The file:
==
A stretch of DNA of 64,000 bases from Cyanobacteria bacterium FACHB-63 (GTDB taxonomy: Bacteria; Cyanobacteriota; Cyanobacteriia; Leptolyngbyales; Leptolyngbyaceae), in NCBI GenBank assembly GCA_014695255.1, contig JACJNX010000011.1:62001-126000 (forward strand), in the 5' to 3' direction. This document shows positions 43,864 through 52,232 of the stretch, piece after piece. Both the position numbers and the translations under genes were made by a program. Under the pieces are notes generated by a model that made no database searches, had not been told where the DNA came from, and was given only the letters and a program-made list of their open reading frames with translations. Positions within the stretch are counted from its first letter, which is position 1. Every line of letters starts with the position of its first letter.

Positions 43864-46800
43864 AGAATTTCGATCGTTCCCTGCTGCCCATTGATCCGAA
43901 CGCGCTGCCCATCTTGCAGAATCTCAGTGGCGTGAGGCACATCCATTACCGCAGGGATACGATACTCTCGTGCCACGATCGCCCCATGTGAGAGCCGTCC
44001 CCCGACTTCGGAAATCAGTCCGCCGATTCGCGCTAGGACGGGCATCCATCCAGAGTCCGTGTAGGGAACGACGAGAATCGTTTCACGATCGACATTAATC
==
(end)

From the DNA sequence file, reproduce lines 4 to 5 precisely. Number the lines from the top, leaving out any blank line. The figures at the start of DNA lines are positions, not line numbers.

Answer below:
43901 CGCGCTGCCCATCTTGCAGAATCTCAGTGGCGTGAGGCACATCCATTACCGCAGGGATACGATACTCTCGTGCCACGATCGCCCCATGTGAGAGCCGTCC
44001 CCCGACTTCGGAAATCAGTCCGCCGATTCGCGCTAGGACGGGCATCCATCCAGAGTCCGTGTAGGGAACGACGAGAATCGTTTCACGATCGACATTAATC